The red hibiscus flower is cultivated worldwide for both its aesthetic appeal and its medicinal uses, which is in the form of tea.
How to make Hibiscus Tea
1. Set a pot of water on the stove to boil
2. Put the dried hibiscus flowers into an empty teapot
3. Pour the boiling water into the teapot
4. Leave the tea to steep for five minutes
5. Strain the tea as you pour it
6. Sweeten the tea as desired
Hibiscus tea has a taste that is very similar to cranberry juice. It can definitely be described as tart, so you can add honey to increase the sweetness. Also, you can try adding spices like cinnamon, cloves, nutmeg and ginger depending on your taste preferences.
You can drink hibiscus tea as either a hot tea or an iced tea. If you want to keep yourself warm in the winter, brew it and drink it straight away. It only takes few minutes to make. In case you do not want to drink it hot, perhaps in the summer, you have the option to drink hibiscus-iced tea.
Health Benefits of Hibiscus Tea
Manages blood pressure
Protects the liver
Contains anti-cancer properties
Contains anti-inflammatory and antibacterial agents
Relieves menstrual pain
Hibiscus Tea—Side effects
Although hibiscus tea is a health enhancer and a natural weight loss booster, there are some possible side effects you should be aware of. Individuals who drink herbal teas should let their doctors know, as some herbs have the potential to interact with medications.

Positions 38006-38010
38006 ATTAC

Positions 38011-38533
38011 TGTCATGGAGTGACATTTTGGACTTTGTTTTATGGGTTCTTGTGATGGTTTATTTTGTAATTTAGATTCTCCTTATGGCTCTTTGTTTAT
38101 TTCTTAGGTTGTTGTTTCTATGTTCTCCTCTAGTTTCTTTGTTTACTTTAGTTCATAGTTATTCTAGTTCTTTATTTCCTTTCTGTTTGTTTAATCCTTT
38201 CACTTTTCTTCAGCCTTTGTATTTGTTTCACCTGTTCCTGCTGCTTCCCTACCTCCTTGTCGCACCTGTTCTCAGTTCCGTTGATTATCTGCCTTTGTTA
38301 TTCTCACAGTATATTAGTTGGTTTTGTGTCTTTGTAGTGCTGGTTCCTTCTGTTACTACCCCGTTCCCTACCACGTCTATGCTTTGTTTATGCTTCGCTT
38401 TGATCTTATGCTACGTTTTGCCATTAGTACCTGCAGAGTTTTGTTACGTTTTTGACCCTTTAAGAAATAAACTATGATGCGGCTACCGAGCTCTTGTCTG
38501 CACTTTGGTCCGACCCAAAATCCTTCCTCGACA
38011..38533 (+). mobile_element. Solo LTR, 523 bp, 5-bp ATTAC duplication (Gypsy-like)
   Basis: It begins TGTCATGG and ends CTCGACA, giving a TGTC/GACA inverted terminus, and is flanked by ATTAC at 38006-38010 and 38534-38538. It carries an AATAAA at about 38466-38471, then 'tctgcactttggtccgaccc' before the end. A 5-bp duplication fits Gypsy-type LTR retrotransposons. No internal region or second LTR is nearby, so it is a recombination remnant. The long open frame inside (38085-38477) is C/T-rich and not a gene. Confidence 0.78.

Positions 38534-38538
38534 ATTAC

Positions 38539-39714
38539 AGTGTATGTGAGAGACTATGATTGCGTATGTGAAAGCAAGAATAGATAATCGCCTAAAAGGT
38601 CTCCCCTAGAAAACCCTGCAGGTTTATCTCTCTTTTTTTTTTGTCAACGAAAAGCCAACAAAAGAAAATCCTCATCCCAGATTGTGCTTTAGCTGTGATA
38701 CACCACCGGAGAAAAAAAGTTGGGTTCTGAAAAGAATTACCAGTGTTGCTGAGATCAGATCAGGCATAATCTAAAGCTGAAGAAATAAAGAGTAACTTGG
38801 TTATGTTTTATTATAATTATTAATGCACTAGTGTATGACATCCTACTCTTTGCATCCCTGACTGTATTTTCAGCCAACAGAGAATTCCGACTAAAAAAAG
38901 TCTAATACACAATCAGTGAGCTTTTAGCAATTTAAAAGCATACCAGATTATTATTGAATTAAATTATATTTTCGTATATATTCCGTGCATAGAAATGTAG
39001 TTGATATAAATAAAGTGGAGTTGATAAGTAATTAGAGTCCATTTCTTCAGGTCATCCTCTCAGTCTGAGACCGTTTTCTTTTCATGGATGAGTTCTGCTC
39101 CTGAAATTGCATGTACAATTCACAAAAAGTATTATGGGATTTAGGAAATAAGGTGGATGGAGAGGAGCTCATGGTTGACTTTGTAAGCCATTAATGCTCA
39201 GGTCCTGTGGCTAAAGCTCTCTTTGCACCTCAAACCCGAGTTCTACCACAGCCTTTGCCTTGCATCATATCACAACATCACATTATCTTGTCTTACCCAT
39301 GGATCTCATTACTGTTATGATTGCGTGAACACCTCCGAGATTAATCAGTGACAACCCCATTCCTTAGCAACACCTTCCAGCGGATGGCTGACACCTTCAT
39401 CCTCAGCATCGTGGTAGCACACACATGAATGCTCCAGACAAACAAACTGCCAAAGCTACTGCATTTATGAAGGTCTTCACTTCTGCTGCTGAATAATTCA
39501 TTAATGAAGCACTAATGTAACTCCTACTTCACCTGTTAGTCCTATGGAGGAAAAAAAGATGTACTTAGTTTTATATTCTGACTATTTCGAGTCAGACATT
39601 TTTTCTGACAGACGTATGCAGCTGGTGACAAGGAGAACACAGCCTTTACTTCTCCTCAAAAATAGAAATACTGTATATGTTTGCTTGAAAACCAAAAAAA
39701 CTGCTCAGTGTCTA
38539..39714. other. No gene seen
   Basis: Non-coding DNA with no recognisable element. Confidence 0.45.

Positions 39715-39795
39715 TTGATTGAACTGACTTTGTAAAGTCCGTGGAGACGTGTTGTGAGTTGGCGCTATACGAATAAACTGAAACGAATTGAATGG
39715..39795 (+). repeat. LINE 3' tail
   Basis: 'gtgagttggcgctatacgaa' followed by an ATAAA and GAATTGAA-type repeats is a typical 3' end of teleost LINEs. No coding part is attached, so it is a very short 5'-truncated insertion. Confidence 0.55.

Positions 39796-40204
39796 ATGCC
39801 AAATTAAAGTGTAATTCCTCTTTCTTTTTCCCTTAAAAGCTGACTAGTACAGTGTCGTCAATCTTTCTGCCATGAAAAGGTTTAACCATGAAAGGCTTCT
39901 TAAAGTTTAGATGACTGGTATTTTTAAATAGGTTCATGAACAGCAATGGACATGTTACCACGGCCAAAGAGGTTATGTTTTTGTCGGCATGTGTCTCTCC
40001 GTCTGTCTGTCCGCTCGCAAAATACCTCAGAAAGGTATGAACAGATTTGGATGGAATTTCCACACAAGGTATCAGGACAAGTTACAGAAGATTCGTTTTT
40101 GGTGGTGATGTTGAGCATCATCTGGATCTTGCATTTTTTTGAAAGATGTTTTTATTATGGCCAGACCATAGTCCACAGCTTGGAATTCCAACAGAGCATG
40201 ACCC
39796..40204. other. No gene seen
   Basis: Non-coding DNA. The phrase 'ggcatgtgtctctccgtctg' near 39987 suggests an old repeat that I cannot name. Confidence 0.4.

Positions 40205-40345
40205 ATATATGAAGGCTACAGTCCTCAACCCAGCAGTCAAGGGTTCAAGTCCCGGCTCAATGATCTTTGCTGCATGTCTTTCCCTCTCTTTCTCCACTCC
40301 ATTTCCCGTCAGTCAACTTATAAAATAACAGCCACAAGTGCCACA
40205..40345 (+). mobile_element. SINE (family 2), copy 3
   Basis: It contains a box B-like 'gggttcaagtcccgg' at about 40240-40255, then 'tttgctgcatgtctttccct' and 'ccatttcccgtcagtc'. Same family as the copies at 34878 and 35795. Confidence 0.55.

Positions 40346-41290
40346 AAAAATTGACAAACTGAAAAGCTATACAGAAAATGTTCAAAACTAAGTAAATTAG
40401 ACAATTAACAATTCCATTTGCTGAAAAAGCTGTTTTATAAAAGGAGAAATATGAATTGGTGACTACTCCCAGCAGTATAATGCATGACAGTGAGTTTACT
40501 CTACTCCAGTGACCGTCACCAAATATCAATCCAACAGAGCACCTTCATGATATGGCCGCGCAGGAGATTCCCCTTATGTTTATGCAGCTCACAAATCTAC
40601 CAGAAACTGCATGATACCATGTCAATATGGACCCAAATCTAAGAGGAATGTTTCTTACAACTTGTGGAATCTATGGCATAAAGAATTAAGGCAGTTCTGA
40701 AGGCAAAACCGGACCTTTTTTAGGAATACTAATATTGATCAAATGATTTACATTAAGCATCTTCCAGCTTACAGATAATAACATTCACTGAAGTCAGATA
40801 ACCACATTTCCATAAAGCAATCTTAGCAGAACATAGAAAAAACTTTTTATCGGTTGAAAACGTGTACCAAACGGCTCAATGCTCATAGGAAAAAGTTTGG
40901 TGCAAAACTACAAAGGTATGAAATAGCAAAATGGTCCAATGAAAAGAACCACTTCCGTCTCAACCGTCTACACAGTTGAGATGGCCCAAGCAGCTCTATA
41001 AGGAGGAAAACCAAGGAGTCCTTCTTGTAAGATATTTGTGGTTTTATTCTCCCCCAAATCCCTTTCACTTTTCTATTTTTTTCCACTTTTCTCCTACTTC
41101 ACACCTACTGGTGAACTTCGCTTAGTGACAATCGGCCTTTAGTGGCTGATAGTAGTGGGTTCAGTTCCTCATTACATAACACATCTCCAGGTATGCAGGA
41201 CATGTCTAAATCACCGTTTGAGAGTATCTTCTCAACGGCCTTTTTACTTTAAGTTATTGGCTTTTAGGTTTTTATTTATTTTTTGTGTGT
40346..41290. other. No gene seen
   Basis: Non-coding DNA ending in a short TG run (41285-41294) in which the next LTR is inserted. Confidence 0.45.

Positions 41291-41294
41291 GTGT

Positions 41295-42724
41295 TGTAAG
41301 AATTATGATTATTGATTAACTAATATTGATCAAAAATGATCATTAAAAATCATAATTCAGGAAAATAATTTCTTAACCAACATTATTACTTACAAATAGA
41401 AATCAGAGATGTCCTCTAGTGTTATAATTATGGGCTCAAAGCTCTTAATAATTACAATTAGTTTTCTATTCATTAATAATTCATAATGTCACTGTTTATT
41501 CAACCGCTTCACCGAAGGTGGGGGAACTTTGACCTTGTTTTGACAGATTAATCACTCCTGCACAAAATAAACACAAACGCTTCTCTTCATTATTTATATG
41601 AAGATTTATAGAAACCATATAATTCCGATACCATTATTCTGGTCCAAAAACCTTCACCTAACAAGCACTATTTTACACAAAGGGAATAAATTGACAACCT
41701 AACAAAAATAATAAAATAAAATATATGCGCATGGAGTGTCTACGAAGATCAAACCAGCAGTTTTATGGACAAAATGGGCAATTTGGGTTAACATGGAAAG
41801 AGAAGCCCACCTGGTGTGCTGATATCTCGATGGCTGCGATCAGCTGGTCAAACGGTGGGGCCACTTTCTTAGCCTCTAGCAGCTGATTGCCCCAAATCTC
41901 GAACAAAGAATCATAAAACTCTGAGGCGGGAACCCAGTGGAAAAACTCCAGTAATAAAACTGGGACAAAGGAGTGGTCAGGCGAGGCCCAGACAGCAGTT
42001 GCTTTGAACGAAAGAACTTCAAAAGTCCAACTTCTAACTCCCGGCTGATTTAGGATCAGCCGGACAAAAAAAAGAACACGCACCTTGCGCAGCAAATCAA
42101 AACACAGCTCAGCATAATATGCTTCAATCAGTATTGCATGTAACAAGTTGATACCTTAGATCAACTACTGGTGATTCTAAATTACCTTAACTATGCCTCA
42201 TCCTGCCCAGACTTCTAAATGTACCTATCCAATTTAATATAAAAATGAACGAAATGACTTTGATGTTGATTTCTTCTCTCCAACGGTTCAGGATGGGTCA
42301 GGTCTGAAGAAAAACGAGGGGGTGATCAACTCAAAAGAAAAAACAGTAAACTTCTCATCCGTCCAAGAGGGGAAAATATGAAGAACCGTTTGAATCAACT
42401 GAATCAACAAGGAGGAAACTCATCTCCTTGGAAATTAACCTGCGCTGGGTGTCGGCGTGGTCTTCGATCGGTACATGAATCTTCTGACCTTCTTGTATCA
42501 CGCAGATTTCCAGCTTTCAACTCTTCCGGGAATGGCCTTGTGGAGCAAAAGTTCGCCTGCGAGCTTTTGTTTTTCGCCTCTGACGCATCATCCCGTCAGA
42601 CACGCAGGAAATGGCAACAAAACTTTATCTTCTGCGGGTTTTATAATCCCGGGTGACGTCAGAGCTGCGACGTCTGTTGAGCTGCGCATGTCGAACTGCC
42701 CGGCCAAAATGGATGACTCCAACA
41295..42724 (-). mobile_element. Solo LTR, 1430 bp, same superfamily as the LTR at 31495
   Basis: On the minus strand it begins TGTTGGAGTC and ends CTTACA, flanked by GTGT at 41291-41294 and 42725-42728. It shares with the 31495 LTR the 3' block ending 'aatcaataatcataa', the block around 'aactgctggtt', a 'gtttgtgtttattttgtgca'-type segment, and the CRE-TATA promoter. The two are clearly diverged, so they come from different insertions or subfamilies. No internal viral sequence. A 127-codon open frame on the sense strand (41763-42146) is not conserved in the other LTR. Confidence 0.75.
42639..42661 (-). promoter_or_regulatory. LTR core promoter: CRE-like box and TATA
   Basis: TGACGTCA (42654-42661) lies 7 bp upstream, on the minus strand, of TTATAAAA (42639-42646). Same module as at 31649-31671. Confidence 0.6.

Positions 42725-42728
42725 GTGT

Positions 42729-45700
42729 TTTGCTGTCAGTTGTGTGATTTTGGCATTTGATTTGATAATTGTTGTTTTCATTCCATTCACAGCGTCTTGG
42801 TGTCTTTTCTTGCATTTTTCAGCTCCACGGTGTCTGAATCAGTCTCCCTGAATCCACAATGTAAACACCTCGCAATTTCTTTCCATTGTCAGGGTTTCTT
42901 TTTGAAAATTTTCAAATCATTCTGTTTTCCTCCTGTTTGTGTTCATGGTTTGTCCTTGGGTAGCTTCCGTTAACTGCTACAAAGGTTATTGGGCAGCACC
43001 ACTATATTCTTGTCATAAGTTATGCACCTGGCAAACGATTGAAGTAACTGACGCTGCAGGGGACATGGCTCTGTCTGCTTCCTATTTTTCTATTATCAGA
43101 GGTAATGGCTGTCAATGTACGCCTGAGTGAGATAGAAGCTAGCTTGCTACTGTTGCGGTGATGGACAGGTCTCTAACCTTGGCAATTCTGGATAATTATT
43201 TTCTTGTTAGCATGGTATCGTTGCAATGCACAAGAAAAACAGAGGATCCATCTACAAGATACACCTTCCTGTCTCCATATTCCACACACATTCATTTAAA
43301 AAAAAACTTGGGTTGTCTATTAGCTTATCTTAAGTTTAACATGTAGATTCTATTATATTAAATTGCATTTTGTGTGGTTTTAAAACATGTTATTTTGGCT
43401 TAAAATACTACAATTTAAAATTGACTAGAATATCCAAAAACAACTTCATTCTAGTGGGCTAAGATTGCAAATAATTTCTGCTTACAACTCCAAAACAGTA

According to other sources, hibiscus consumption is not safe for people who take chloroquine, a medication for malaria. Hibiscus may decrease how well the medicine works in the body.
People with diabetes or on high blood pressure medications should monitor their blood sugar and blood pressure levels when consuming hibiscus. This is because it may decrease blood sugar or blood pressure levels.
Pregnant or breastfeeding women should not drink hibiscus tea.
Some people might develop allergic reactions such as itchy red eyes, sinus, or hay fever when consuming hibiscus tea.
Not many people are aware that almost 15–30% of hibiscus tea is composed of organic acids. These acids are malic acid, tartaric acid and citric acid. These acids are commonly found in many fruits such as grapes and wine. They help in boosting immunity, promoting better skin, lowering blood pressure and cholesterol, managing inflammation, and improving digestive issues. Hibiscus tea has diuretic and choleretic effects, thus controlling blood viscosity by reducing blood pressure and enhancing digestion.